Nancy Mitchell, APRN

Did you know that sleep comprises one-third of our life? If something takes up a third of our life, don’t you think it’s a pretty darn important aspect of our being?

When is the last time someone asked you about your sleep or encouraged you to talk about it?

At Cardinal Counseling, our medication provider, Nancy Mitchell, APRN, wants to actively listen to your sleep problems and help you develop an individualized treatment plan to address these problems.

There are three pillars that are a fundamental part of our overall health and wellbeing: nutrition, physical activity, and sleep. Sadly, the overall state of sleep in the US is pretty dismal. In 2020, 14.5% of adults reported difficulty falling asleep, and in a 2022 Gallup survey, 33% of adults reported their sleep was “fair” or “poor.” Sleep disorders affect members of every race, ethnicity, socioeconomic status, age, and sex.

Which came first—the sleep problems or the mental health issue? Unfortunately, our crystal ball isn’t functioning these days, so we don’t have an answer for that question. We do know that sleep dysfunction, including insomnia, can be a symptom of various mental health issues such as depression and anxiety. Conversely, sleep problems can increase the risk for developing and worsening of mental health issues such as depression, anxiety, and suicidal ideation. Research indicates that sleep is critical not only to our mental health but also our physical health.

Lack of sleep in adults affects vigilance, reaction times, learning ability, concentration, mood, hand-eye coordination, and short-term memory accuracy. Poor or insufficient sleep has been found to decrease positive emotions and increase negative emotional responses to stressors. Sleep, and sleep dysfunction, is tied to a number of mental health disorders, as well as neurodevelopmental disorders, such as: Depression, Anxiety, Seasonal Affective Disorder, Borderline Personality Disorder, Bipolar Disorder, Schizophrenia, Attention-Deficit/Hyperactivity Disorder, and Autism Spectrum Disorder.

Excessive daytime sleepiness has been identified as a leading cause of automobile wrecks, on-the-job accidents, unintentionally falling asleep, decreased work productivity, and decreased academic performance. Long-term sleep problems have also been linked to a higher risk for developing high blood pressure, heart disease, weight gain, obesity, cancer, and diabetes. Sleep problems in children and adolescents may affect development and school performance. As we get older, untreated sleep problems can lead to an increased risk for falls, cognitive impairments, memory loss, and mortality.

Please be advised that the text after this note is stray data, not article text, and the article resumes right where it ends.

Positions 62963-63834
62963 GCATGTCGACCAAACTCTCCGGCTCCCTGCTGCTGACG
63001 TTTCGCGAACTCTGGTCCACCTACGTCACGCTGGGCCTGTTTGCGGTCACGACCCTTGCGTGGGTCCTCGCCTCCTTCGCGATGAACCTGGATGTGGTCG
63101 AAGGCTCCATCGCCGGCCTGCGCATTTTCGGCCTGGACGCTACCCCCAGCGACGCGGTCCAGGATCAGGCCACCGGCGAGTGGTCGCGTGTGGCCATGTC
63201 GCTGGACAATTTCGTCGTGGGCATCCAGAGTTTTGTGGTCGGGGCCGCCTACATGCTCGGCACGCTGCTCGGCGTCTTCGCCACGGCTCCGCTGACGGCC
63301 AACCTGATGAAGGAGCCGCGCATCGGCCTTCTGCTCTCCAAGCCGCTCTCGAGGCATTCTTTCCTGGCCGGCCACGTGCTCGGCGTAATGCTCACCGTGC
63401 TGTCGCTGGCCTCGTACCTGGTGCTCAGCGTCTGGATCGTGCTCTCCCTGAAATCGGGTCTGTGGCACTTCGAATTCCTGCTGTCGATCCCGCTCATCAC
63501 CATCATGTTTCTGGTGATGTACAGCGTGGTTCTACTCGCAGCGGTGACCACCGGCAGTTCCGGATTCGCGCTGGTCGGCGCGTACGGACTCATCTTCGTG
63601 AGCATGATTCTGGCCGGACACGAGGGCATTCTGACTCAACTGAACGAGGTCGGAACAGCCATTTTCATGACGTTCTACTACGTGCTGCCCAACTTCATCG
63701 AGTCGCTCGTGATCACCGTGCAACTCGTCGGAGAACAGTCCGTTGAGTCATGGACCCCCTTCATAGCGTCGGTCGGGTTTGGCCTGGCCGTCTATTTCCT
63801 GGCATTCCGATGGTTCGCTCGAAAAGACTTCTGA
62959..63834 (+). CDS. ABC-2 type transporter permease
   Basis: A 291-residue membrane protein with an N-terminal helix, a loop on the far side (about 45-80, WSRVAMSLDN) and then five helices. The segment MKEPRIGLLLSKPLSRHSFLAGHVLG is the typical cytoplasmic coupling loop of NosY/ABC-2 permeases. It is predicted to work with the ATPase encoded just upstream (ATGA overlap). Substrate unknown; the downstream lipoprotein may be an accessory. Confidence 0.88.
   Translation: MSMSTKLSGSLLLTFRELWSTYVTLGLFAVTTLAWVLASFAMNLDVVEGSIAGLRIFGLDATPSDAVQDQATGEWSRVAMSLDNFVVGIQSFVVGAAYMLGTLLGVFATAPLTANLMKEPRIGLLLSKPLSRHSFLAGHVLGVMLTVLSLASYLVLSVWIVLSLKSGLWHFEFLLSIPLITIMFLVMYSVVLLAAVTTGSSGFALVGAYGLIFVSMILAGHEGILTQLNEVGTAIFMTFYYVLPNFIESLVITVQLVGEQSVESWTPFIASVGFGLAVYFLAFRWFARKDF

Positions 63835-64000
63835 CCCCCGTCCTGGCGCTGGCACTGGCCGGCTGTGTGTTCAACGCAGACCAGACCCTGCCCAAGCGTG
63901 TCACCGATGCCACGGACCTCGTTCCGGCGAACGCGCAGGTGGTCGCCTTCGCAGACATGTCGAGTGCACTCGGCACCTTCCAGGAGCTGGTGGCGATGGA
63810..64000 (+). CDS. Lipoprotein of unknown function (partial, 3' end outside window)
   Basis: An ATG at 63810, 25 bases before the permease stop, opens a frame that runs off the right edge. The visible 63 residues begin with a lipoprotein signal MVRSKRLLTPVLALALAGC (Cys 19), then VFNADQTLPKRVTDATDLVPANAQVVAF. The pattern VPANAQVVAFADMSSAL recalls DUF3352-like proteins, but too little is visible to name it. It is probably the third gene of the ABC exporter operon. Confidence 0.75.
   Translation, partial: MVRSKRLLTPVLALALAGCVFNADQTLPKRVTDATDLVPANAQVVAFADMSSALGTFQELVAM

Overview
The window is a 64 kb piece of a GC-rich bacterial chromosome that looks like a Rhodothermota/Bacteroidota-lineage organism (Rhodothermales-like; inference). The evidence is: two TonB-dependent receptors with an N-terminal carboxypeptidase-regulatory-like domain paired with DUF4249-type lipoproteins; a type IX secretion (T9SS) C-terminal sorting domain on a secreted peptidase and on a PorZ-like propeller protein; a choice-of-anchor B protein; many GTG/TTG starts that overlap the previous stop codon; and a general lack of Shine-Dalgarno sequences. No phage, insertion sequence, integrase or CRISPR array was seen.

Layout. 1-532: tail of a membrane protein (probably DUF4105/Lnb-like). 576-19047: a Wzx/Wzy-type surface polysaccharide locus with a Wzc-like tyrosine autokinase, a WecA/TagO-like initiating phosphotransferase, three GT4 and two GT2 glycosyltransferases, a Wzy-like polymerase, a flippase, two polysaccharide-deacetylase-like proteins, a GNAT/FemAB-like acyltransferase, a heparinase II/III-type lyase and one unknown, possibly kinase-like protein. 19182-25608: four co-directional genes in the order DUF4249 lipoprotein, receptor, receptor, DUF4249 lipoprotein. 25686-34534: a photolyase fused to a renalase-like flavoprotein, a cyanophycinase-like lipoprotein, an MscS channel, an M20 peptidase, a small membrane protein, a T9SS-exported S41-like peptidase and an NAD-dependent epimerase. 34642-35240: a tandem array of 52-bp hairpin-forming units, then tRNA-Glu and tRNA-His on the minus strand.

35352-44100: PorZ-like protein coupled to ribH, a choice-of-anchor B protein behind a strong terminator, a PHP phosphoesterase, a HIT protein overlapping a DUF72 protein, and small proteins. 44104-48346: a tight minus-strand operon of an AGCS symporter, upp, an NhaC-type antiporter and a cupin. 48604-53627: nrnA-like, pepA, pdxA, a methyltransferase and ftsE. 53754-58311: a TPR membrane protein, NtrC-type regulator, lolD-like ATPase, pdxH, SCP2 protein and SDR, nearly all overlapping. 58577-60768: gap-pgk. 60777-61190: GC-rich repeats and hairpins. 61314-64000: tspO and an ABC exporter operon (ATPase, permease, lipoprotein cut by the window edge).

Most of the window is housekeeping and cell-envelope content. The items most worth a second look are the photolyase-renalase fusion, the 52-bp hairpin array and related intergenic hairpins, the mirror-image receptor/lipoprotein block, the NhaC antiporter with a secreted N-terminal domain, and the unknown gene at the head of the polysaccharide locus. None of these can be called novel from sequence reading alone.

Although there is a high prevalence of sleep disorders, most go undiagnosed and untreated. More than 60% of adults have never been asked about the quality of their sleep, and fewer than 20% of adults have initiated a discussion about their sleep. Sleep is affected by your thoughts, emotions, and behaviors, and it affects all aspects of your health—both physical and emotional. That’s why sleep problems and solutions must be looked at in the context of YOU!

We at Cardinal Counseling recognize that sleep has a lot to do with it! Our medication provider is going to ask a lot of questions about your sleep, as well as ask screening questions for obstructive sleep apnea. The medication provider is glad to collaborate with your PCP and urge a referral for a sleep study, if necessary.

Keep following our blogs, as our current medication provider, Nancy, will soon share tips for practicing good sleep hygiene, as well as appropriate treatment options.

American Sleep Apnea Association at

Excessive Sleepiness: What it is, its causes and consequences, and how it’s diagnosed and treated. Pacheco, D and Rehman, A. Sleep Foundation at August 2023.
How Sleep Deprivation Impacts Mental Health. Zakarin, E. Columbia University of Psychiatry at March 2020

Institute of Medicine (US) Committee on Sleep Medicine and Research. Sleep Disorders and Sleep Deprivation: An Unmet Public Health Problem. Colten HR, Altevogt BM, editors. Washington (DC): National Academies Press (US); 2006. PMID: 20669438.

Sleep Difficulties in Adults: United States, 2020. Adjaye-Gbewonyo, D, Ng, A., Black, L. NCHS Data Brief No. 436, June 2020.